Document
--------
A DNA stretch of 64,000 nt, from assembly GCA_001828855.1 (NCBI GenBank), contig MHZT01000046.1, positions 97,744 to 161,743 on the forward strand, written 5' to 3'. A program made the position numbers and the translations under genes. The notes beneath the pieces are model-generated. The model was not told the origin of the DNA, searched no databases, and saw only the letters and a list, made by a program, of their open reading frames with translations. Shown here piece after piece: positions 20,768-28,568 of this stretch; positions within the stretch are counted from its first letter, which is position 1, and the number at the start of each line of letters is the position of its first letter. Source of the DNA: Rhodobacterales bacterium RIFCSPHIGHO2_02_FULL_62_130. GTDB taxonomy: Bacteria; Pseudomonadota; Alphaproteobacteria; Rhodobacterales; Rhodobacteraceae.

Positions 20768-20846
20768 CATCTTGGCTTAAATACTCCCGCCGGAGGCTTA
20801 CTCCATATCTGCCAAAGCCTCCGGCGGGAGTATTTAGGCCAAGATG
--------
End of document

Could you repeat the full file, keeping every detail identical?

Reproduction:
A DNA stretch of 64,000 nt, from assembly GCA_001828855.1 (NCBI GenBank), contig MHZT01000046.1, positions 97,744 to 161,743 on the forward strand, written 5' to 3'. A program made the position numbers and the translations under genes. The notes beneath the pieces are model-generated. The model was not told the origin of the DNA, searched no databases, and saw only the letters and a list, made by a program, of their open reading frames with translations. Shown here piece after piece: positions 20,768-28,568 of this stretch; positions within the stretch are counted from its first letter, which is position 1, and the number at the start of each line of letters is the position of its first letter. Source of the DNA: Rhodobacterales bacterium RIFCSPHIGHO2_02_FULL_62_130. GTDB taxonomy: Bacteria; Pseudomonadota; Alphaproteobacteria; Rhodobacterales; Rhodobacteraceae.

Positions 20768-20846
20768 CATCTTGGCTTAAATACTCCCGCCGGAGGCTTA
20801 CTCCATATCTGCCAAAGCCTCCGGCGGGAGTATTTAGGCCAAGATG